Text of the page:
Rugby League ‘Immortal’, Bob Fulton rated the All Blacks’ rugby union pack the most formidable he had faced, at that stage of his career.
Hang on a minute! Fulton didn’t play union, did he? He was a league boy through and through, born in the league stronghold of Warrington in England’s north and raised in the Illawarra region, where he only played the 13-man code.
But in 1968, Fulton played against the All Blacks, as well as representing Australia in the League World Cup, playing in the final against France at the SCG in front of a crowd of 56,000.
The day he played against the All Blacks there were just a few thousand at the venue – North Sydney Oval. Fulton, who was doing his National Service, was five eighth for a Combined Services side which went down 45-8 to the New Zealanders. It was one of those quaint matches included on the touring schedule, as was the want of the union authorities in those (amateur) days. It wouldn’t happen now, because it would be an even bigger mis-match, given the All Blacks are professional.
Fulton said the All Blacks’ pack, which included the likes of Colin Meads, Ian Kirkpatrick and Brian Lochore, was the most formidable unit he had faced.
“But I would rate (South Sydney rugby league star) Bob McCarthy the greatest forward in either rugby code,” Fulton said. “I would have him in my team, ahead of anyone else. Union is played in more countries than league, but in terms of Test standards, there is little difference.”
Fulton’s comments were made to me, when I interviewed the great man at the Murwillumbah Golf Club, in October, 1971. ‘Bozo’ was guest speaker at a sportsmen’s dinner, staged by one of Murwillumbah’s three rugby league clubs – Murwillumbah High School Old Boys. (The other clubs were Souths and Brothers).
Fulton had had a few beers with Old Boys’ players – men such as Trevor Harris, John Crowley and Neville ‘Knocker’ O’Connor – at the Imperial Hotel at lunch time on the day of the event. He was patient, jovial and entertaining, just as he was that night, as a guest speaker. I had a chance for a brief one-on-one, and ‘The Daily News’ published my story 48 hours later, without a by-line. By-lines were something usually only allocated to senior reporters in those days.
One of the first questions I asked concerned falling crowd numbers in Sydney, after the boom years of 1967 and ’68, when the four-tackle rule replaced the unlimited tackle rule.
Fulton said there simply were not enough attractive games each weekend to get people through the gates, and there was a lack of real glamor teams, with South Sydney and Manly probably the only clubs falling into that category. Manly had been beaten by St George in the preliminary final in 1971.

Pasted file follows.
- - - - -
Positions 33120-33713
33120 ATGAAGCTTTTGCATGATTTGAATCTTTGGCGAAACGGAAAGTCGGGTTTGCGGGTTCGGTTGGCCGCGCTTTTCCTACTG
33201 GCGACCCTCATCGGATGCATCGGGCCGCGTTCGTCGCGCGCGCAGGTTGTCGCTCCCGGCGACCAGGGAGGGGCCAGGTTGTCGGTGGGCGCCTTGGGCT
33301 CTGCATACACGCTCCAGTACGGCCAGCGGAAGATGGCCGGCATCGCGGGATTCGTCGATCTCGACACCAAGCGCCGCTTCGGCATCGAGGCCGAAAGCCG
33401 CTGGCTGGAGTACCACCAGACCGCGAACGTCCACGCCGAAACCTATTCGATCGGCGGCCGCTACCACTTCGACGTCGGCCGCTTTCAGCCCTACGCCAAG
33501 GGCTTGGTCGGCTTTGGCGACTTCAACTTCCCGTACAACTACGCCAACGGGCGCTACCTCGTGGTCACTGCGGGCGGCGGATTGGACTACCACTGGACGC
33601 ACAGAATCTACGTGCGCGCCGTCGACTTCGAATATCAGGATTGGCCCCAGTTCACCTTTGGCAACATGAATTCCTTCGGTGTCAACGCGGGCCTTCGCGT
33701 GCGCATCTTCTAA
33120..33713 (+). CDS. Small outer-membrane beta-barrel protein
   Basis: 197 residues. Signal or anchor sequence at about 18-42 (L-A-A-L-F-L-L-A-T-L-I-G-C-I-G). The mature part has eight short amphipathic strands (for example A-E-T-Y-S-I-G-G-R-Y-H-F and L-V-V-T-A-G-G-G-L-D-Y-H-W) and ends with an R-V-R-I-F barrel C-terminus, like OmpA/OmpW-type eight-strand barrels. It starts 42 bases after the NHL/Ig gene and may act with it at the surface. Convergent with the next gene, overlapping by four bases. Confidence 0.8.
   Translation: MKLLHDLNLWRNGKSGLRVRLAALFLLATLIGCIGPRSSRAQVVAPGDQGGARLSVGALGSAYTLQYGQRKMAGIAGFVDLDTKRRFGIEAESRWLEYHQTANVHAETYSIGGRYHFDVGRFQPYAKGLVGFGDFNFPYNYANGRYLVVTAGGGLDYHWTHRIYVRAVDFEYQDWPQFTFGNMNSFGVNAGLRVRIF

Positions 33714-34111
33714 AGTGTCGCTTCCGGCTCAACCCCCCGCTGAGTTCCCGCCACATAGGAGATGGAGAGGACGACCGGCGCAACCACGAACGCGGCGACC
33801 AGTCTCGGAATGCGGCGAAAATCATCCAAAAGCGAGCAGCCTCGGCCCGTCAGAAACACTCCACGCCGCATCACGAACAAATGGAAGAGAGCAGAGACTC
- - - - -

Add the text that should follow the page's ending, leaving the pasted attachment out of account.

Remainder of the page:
“I also think a lot of people believe league is no longer a family sport, because of the amount of thuggery on the field,” he said. “And poor ground amenities do not encourage family outings. The same reasons are behind a drop-off in crowds in England.”
Cronulla-Sutherland and Penrith had been admitted to the top tier of Sydney football in 1967, and there was a push by the Wentworthville club to also gain entry.
“That would make for 13 teams and therefore a bye,” said Fulton. “I don’t like the idea of a bye.”
I asked him if the Sydney club having the bye could go to the bush that weekend, and a play a Group or Divisional side.
“That’s out of the question,” he replied. “Sydney players would not want to travel long distances to risk injury in a social match.”.
Although Fulton played five eighth for Australia in 1968, and for Combined Services, he said he preferred centre, because there was more room to move. Ian Martin was Manly’s five eighth in 1971.
The fund raiser for Old Boys proved an outstanding success, and motivated Brothers to organise a similar event at the start of the 1973 season, with former footballing priest, John Cootes, the special guest. The man behind the move was former Brothers’ player, Barry Sweetnam, a dairy farmer from Upper Crystal Creek.
More than 300 people turned up at Murwillumbah’s Regent Theatre for what was billed as a pre-season ball, with Cootes, by then a professional entertainer, providing the music. He was accompanied to the ball by his wife, Regina; musical director, Milton Ward and another musician I remember simply as Mario. I was a Brothers’ player at the time, and my partner at the ball was Annette Brown, a nurse at Murwillumbah District Hospital.
One of the attendees was Peter Dimond, who was publican of the Imperial Hotel. Cootes and Dimond had made the front page of the Sydney Morning Herald in 1970, when Dimond was sent off, following a high shot on the then Father Cootes in a World Cup trial, at the Sydney Showgrounds. Cootes went on the tour to the UK and France. Former Test centre/winger, Dimond, who was well and truly into the veteran category then, missed out.
The day after the ball, John Cootes joined Barry Sweetnam for a spot of horse riding on Barry’s farm, before Cootes returned to his home in Newcastle.